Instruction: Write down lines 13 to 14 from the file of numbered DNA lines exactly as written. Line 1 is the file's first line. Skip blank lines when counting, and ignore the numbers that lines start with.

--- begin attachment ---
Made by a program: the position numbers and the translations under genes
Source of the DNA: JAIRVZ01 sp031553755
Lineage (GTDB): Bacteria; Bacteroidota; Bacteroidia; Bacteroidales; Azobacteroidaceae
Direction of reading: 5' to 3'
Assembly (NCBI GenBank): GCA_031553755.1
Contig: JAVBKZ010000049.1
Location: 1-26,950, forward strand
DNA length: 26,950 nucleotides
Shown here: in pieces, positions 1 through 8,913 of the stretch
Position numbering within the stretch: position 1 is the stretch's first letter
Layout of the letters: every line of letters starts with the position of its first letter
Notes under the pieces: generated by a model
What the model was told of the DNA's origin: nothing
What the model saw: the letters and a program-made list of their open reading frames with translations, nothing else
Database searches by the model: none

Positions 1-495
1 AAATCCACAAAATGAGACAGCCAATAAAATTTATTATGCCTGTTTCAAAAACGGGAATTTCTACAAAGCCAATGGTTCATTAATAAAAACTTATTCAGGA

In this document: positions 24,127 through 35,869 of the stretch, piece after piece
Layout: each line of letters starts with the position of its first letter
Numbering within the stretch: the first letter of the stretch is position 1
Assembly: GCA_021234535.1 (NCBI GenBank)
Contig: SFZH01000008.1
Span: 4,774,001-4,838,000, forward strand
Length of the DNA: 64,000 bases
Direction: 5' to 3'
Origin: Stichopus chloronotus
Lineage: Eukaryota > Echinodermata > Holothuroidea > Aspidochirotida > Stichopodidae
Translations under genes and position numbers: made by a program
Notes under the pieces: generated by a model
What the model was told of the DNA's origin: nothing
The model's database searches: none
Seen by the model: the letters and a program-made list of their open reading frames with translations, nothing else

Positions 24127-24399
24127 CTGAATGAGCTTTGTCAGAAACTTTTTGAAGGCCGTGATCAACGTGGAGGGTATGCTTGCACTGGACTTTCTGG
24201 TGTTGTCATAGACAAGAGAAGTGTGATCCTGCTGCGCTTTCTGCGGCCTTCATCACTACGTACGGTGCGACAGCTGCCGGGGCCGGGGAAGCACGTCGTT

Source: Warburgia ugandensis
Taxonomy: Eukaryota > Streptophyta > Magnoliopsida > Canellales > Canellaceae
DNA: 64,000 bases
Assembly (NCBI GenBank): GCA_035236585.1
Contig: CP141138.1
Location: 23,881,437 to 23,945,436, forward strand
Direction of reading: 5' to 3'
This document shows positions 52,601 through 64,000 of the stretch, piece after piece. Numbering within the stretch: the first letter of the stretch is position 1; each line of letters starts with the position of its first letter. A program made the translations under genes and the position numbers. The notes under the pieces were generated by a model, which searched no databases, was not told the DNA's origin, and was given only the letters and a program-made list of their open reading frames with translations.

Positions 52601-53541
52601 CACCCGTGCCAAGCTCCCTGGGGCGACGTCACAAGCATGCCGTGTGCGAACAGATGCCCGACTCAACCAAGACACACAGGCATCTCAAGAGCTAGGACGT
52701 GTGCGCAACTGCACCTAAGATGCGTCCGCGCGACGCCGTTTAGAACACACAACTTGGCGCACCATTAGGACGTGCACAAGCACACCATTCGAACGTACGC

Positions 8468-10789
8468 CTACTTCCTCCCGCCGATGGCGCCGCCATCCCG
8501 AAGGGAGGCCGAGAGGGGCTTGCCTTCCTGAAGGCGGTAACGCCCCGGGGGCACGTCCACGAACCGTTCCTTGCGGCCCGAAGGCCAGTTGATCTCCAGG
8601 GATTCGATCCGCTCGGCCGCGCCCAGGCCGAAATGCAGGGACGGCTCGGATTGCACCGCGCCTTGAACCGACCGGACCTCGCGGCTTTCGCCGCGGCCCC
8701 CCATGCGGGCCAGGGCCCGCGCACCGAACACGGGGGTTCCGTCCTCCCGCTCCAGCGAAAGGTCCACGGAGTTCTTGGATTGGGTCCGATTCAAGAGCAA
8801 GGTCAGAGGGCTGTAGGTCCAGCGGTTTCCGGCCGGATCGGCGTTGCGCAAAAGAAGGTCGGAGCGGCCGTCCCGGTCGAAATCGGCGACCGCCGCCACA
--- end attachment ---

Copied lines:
What the model was told of the DNA's origin: nothing
What the model saw: the letters and a program-made list of their open reading frames with translations, nothing else